A choice, not a whine
By DAVID BROOKS | July 04,2012
Hostility toward the Supreme Court has risen sharply since Chief Justice John Roberts Jr. upheld the Obama health care law. People are apparently angry that the court didn’t rid them of a law they detest. But if Americans want to replace this thing, they should do it themselves.
The case against Obamacare is pretty straightforward. In the first place, the law centralizes power. Rep. Tom Price, R-Ga., counted 159 new federal offices, boards and councils, though nonpartisan researchers have had trouble reaching an exact tally. In the first six months after passage alone, federal officials churned out an awesome 4,103 pages of regulations.
The law also creates the sort of complex structures that inevitably produce unintended consequences. The most commonly discussed perverse result is that millions of American will lose their current health insurance.
A report by the House Ways and Means Committee found that 71 of the Fortune 100 companies have an incentive to drop coverage. But nobody really knows. A Congressional Budget Office study this year estimated that 20 million could lose coverage under the law or perhaps 3 million could gain employer coverage. Or the number could be inside or outside the range.
There are other possible perverse effects. According to a report from the Department of Health and Human Services, over the next 75 years Medicare payment rates for inpatient hospital services would steadily fall from around 67 percent of private insurance payment rates to an implausibly low 39 percent. Doctors would either flee the program in droves or Congress would override the law, exploding the costs.
Another report from the department suggests there could be 84 million Americans on Medicaid, an astounding burden on that already stretched system.
The law threatens to do all this without even fixing the underlying structures that make the American health care system so inefficient. It fails to fix the fee-for-service system that rewards people for the volume of services provided. It fails to fix the employer tax exemption that hides costs and encourages overspending.
Critics of the bill shouldn’t be hating on Roberts. If they can’t make this case to the voters, they really shouldn’t be in public life.
Moreover, there are alternatives. Despite what you’ve read, there is a coherent Republican plan. The best encapsulation of that approach is found in the National Affairs essay, “How to Replace Obamacare,” by James C. Capretta and Robert E. Moffit. (Mitt Romney has a similar plan, which he unveiled a little while ago and now keeps in a secret compartment in subsection C in the third basement of his 12-car garage).
Capretta and Moffit lay out the basic Republican principles: First, patients should have skin in the game. If they are going to request endless tests or elaborate procedures, they should bear a real share of the cost. Instead of relying on the current tax exemption that hides costs, the Republican plans would offer people a tax credit for use to purchase the insurance plan that suits their needs. The tax credit could phase out for the wealthy. Employees of small business who aren’t covered now would see an immediate benefit, which they could take from job to job.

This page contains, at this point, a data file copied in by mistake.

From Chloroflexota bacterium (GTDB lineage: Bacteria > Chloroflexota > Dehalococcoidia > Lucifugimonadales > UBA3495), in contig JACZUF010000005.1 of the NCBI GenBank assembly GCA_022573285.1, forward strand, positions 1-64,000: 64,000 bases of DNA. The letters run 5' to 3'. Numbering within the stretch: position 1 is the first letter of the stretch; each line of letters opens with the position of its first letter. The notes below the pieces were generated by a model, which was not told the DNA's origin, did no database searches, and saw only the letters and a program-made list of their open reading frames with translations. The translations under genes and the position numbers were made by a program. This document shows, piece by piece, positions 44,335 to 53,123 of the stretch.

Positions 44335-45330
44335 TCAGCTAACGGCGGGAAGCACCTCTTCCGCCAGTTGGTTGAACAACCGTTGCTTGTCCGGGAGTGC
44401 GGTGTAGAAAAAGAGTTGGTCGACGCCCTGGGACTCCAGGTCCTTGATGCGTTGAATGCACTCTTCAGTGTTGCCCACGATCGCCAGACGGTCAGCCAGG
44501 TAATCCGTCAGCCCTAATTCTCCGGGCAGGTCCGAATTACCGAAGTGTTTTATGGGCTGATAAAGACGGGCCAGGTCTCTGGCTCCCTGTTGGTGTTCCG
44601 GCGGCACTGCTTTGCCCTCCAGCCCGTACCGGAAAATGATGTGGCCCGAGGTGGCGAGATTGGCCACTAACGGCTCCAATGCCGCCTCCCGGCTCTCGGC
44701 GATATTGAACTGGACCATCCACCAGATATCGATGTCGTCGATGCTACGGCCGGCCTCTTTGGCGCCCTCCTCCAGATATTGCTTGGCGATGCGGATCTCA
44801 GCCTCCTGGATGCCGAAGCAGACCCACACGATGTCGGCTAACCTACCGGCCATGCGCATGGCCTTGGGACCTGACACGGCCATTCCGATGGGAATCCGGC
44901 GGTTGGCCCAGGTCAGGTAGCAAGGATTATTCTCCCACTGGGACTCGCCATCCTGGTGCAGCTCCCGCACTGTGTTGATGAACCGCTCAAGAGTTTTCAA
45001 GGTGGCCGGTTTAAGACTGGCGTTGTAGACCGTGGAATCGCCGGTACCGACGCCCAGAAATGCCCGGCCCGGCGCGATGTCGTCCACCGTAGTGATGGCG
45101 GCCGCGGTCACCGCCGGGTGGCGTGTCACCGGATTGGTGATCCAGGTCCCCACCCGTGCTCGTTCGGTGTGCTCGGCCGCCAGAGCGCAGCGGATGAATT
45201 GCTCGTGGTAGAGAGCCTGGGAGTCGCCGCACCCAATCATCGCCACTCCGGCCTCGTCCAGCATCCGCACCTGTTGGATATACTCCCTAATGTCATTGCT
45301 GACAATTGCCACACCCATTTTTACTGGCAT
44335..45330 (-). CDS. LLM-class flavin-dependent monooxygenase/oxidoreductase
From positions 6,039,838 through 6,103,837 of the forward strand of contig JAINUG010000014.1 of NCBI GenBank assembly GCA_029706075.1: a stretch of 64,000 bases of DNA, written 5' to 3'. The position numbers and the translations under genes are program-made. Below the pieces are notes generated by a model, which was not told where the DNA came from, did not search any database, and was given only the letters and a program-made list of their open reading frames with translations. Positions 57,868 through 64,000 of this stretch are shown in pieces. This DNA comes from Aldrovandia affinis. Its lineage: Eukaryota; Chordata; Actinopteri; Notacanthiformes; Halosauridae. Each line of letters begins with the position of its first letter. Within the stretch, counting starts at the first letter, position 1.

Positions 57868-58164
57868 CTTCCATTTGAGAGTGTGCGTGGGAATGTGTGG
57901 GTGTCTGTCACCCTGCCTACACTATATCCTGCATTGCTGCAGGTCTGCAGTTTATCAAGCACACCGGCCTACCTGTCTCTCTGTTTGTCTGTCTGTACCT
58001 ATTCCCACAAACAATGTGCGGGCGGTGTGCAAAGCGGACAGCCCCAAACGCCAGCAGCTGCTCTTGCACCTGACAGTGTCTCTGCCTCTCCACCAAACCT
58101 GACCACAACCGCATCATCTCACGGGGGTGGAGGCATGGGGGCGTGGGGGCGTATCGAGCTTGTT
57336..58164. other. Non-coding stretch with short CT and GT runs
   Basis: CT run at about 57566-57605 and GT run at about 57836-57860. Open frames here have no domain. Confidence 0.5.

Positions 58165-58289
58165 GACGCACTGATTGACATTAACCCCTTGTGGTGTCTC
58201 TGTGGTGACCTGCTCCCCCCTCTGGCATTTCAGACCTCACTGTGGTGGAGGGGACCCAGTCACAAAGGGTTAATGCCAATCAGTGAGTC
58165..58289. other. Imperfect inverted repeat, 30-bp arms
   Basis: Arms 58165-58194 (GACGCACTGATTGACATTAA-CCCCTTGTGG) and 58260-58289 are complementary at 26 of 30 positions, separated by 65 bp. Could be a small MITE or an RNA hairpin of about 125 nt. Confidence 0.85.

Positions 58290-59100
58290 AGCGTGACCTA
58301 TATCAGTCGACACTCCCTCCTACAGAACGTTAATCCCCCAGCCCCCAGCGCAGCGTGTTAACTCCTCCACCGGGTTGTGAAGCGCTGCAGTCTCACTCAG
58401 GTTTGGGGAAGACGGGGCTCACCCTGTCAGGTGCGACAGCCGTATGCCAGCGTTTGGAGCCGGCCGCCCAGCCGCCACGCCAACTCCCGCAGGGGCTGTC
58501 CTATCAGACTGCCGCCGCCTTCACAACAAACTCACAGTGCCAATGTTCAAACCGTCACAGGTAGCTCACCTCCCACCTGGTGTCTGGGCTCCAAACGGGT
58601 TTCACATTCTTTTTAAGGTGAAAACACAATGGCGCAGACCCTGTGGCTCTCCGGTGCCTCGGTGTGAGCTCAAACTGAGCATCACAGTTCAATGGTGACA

Second, Americans should be strongly encouraged to buy continuous coverage over their adulthood. Then insurance companies would not be permitted to jack up their premiums if a member of their family develops a costly condition.
Third, the Republican approach would encourage experimentation in the states instead of restricting state flexibility.
Fourth, instead of locking Medicaid recipients into a substandard system, the Republicans would welcome them into the same private insurance health markets as their fellow citizens. This would give them greater access to care, while reducing the incentives that encourage them to remain eligible for the program.
Fifth, this approach would replace Medicare’s open-ended cost burden with a defined contribution structure. Beneficiaries could choose from a menu of approved plans. If they wanted a more expensive plan, they could pay for it on top of the fixed premium.
Finally, under this approach, any new spending would be offset with cuts so that health care costs do not continue to devour more and more of the federal budget. This could be done, for example, by gradually raising the retirement age.
Capretta and Moffit have more details. Their plan is flexible, decentralized, and compelling.
Republicans say they trust the people. If that’s true, then they won’t waste another futile breath bashing the court for upholding Obamacare. They’ll explicitly tell the country how they would replace it. Democracy is a contest between alternatives, not a deus ex machina stroke from the lords in black robes.
David Brooks is a columnist for The New York Times.